On February 18, 2005, plaintiffs' filed the pending petition for attorneys' fees and costs for the period from January 1, 1999, to February 17, 2005. Responses in opposition to the petition were filed by both HUD (Document No. 637) and ACHA (Document No. 638),*fn2 and plaintiffs filed a response to HUD and ACHA's oppositions (Document No. 639) in which certain adjustments were made to the fee request.

  Subsequently, plaintiffs and ACHA entered into a settlement agreement and release whereby ACHA agreed to pay $194,000 in attorney's fees and costs. By order dated August 29, 2005, plaintiffs' petition was withdrawn as to ACHA only. (Document No. 645). On September 6, 2005, plaintiffs filed a revised fee petition in light of the settlement agreement with ACHA. Plaintiffs' petition now is ripe for resolution.

  At the outset, the court notes that the parties have been instructed that the court considers its findings and conclusions as set forth in its March 14, 2001, opinion and order, as modified by its April 23, 2001, order, granting in part and denying in part plaintiffs' petition for an interim award of attorneys' fees, to be the settled law of the case. The parties have been informed that, in the absence of any justification for doing so, the Court will not revisit its legal conclusions from that opinion and intends to apply those conclusions to plaintiffs' pending petition for a final award of fees. The court therefore will analyze the pending petition in light of the law as it found it to be in its March 2001 opinion.

  Class counsel's pending request seeks an award of fees and expenses for work undertaken to implement and enforce the Decree from January 1, 1999 to February 17, 2005. The initial petition requested a total fees award of $762,793.62, as well as expenses in the amount of $2,776.47. This requested amount later was modified in plaintiffs' response to HUD's partial opposition to plaintiffs' petition and again in plaintiffs' revised fee petition filed after plaintiffs reached a settlement agreement on fees with ACHA. After these revisions, class counsel now seeks a total fees award against HUD of $467,315.04 as well as expenses of $1,804.71.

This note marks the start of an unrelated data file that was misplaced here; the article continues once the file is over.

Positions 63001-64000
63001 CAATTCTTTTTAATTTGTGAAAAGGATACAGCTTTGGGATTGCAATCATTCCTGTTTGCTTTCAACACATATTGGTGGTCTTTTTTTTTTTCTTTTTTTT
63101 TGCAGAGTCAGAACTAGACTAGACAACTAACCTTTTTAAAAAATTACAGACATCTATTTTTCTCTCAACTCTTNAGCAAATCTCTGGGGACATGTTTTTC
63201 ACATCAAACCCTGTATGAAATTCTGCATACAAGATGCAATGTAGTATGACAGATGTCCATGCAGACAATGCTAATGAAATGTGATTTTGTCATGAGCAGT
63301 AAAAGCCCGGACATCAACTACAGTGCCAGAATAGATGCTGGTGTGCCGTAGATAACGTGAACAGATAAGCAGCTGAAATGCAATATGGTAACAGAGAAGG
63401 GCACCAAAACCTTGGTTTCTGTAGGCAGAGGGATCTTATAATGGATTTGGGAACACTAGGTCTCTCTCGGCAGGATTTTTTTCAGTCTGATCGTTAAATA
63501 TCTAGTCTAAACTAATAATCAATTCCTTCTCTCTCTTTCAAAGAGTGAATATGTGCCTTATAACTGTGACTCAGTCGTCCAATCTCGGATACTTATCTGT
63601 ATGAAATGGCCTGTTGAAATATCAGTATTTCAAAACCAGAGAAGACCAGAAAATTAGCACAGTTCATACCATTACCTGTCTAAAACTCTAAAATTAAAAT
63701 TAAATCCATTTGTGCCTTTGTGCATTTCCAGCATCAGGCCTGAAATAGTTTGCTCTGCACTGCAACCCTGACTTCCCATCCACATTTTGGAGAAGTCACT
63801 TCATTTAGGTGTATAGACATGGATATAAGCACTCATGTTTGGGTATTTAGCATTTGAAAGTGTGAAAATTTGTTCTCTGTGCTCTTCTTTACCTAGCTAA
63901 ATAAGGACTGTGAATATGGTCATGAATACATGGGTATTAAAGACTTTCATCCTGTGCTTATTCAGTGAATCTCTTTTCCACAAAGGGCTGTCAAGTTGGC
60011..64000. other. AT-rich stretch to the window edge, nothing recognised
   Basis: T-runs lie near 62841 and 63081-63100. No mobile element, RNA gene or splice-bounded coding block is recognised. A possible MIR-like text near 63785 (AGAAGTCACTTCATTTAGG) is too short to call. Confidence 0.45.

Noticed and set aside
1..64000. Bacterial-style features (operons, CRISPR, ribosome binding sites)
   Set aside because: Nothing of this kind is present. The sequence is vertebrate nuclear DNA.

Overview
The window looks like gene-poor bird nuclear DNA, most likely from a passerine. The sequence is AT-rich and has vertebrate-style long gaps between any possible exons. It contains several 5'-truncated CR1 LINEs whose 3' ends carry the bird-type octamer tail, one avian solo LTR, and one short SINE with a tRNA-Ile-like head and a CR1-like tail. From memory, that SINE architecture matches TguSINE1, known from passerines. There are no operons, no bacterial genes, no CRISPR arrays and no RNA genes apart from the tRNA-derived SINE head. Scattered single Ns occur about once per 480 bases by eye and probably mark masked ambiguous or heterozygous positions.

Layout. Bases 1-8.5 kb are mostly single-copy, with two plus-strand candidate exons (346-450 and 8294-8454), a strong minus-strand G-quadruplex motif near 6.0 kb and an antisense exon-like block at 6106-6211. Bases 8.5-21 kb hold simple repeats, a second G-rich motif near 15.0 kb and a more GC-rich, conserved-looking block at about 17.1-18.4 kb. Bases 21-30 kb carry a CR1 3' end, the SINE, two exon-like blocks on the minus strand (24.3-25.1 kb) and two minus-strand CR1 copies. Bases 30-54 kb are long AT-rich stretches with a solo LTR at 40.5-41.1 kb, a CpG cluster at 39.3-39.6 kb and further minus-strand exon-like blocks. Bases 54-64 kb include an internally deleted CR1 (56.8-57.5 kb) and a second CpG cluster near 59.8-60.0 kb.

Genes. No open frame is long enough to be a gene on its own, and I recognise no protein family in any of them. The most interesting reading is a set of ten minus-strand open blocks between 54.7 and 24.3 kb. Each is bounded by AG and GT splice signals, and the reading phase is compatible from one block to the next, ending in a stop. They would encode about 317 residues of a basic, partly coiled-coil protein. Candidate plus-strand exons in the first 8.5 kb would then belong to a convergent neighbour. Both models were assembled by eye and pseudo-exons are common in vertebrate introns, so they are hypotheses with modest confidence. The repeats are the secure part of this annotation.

HUD has raised numerous objections to plaintiffs' requested fees award in regard to the reasonableness of both the hourly rate requested as well as the total number of requested hours. HUD's position is that it is only responsible for a total of $145,982.22 in fees and that it is not responsible for any expenses.

  Upon due consideration of plaintiffs' petitions and HUD's objections, as well as the court's March 2001 opinion, the court believes that certain adjustments are necessary both as to the requested hourly rate and the number of hours, however, not to the extent suggested by HUD. In the end, the court finds that class counsel is entitled to a total of $504,281.52 in fees and costs, a figure the court arrived at by applying the below analysis guided by the standards set forth in its March 2001 opinion.

  Class counsel's petition is brought pursuant to 42 U.S.C. § 1988, which permits a court, in its discretion, to award reasonable attorney's fees in any action or proceeding to enforce a provision of the federal civil rights laws. By providing for the recovery of reasonable attorneys' fees, § 1988 is designed "to ensure effective access to the judicial process for persons with civil rights claims and to encourage litigation to enforce the provisions of the civil rights acts and constitutional civil rights provisions." Hernandez v. Kalinowski, 146 F.3d 196, 199 (3d Cir. 1998).

  In light of the Congressional purposes and policies underlying § 1988 and related fee-shifting statutes, prevailing parties seeking to enforce civil rights are entitled to recover attorneys' fees "unless special circumstances would render such an award unjust." Staten v. Housing Authority of City of Pittsburgh, 638 F.2d 599, 604 (3d Cir. 1980) (emphasis in original; citations omitted). Thus, where the request is made by a prevailing plaintiff, the district court's discretion in assessing the propriety of the award "is quite narrow" and "[a] strong showing of special circumstances is necessary to support a denial of attorneys' fees." J&J Anderson, Inc. v. Town of Erie, 767 F.2d 1469, 1474 (10th Cir. 1985).